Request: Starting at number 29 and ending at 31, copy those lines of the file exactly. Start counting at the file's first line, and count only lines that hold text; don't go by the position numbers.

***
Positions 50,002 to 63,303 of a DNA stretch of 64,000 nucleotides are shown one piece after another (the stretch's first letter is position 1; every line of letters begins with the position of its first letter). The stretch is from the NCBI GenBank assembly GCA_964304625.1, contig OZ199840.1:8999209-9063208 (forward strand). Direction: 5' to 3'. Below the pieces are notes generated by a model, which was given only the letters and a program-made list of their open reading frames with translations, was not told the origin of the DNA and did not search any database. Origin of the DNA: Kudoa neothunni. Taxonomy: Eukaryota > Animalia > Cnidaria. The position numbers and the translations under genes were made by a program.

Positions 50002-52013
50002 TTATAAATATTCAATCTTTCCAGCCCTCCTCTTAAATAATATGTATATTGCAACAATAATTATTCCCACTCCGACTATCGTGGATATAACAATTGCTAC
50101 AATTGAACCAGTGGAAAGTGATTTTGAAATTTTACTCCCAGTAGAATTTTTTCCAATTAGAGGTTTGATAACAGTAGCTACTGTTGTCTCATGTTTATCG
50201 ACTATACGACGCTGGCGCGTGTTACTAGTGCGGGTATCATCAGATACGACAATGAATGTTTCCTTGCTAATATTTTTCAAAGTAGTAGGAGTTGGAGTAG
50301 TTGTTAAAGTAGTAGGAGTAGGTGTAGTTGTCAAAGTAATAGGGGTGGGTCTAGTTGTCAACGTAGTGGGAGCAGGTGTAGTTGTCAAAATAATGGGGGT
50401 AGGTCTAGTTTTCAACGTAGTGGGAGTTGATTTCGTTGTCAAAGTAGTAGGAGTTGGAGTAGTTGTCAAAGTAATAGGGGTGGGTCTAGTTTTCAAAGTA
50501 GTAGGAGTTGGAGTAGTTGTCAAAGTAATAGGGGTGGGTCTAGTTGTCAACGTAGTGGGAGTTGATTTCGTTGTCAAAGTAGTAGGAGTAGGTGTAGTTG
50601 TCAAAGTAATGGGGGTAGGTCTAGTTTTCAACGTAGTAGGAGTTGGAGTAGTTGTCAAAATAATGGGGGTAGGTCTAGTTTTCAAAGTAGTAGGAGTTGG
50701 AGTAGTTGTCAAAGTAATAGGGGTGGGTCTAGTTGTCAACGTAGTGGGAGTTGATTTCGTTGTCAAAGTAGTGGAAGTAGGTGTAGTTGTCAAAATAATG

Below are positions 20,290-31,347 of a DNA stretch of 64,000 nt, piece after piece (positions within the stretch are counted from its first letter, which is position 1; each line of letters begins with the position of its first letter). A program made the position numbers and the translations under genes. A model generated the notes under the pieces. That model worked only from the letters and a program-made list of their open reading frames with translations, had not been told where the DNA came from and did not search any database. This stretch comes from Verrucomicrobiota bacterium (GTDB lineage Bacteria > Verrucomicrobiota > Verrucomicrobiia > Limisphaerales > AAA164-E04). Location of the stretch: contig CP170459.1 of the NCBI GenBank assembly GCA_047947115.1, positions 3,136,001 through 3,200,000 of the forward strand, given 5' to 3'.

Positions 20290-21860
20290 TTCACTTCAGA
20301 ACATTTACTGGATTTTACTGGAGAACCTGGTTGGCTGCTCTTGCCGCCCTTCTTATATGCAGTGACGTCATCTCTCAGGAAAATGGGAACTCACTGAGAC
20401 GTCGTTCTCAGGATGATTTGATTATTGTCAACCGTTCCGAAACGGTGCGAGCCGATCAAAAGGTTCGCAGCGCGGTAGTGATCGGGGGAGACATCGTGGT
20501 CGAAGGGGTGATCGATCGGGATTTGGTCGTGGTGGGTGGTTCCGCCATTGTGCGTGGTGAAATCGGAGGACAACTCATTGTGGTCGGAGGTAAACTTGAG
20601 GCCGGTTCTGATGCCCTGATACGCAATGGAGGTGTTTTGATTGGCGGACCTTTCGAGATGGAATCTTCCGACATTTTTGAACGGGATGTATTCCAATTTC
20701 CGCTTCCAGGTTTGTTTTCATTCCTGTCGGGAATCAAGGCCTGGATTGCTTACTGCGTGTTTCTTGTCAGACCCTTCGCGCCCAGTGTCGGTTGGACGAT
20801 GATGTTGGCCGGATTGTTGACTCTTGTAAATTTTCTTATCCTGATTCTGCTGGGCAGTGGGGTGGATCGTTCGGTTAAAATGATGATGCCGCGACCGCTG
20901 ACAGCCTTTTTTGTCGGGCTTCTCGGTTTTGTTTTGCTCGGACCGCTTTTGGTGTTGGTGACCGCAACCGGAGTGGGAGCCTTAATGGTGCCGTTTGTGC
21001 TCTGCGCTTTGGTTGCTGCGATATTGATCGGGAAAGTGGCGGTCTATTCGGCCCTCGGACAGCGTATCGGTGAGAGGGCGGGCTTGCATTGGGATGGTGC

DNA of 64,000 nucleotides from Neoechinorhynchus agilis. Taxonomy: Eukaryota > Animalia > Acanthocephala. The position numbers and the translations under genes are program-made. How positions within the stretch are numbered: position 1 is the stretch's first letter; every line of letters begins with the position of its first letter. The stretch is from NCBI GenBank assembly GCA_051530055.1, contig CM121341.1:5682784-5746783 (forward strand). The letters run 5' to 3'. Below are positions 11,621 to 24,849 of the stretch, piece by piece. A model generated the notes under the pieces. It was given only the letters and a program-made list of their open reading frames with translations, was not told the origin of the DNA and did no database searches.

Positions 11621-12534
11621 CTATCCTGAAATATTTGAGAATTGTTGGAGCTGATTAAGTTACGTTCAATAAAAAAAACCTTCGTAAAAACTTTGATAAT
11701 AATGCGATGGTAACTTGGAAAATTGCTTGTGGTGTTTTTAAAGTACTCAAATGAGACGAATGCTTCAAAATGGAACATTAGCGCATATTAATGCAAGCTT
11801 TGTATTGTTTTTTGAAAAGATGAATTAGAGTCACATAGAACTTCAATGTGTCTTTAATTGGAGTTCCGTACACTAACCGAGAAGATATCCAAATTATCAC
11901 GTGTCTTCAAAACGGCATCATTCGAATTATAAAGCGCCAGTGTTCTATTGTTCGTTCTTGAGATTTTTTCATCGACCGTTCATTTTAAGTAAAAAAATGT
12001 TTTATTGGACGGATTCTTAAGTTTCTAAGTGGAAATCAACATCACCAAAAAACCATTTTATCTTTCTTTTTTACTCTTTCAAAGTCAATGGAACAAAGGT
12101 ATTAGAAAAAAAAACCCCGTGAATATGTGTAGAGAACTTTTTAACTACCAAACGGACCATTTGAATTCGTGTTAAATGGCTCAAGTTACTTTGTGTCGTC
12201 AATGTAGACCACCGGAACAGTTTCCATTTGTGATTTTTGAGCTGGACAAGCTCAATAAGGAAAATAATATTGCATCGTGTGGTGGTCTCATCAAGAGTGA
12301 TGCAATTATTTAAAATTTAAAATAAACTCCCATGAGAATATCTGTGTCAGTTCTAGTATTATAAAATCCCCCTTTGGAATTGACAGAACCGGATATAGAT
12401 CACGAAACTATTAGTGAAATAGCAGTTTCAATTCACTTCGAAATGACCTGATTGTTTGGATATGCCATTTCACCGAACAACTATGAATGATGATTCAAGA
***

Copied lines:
12101 ATTAGAAAAAAAAACCCCGTGAATATGTGTAGAGAACTTTTTAACTACCAAACGGACCATTTGAATTCGTGTTAAATGGCTCAAGTTACTTTGTGTCGTC
12201 AATGTAGACCACCGGAACAGTTTCCATTTGTGATTTTTGAGCTGGACAAGCTCAATAAGGAAAATAATATTGCATCGTGTGGTGGTCTCATCAAGAGTGA
12301 TGCAATTATTTAAAATTTAAAATAAACTCCCATGAGAATATCTGTGTCAGTTCTAGTATTATAAAATCCCCCTTTGGAATTGACAGAACCGGATATAGAT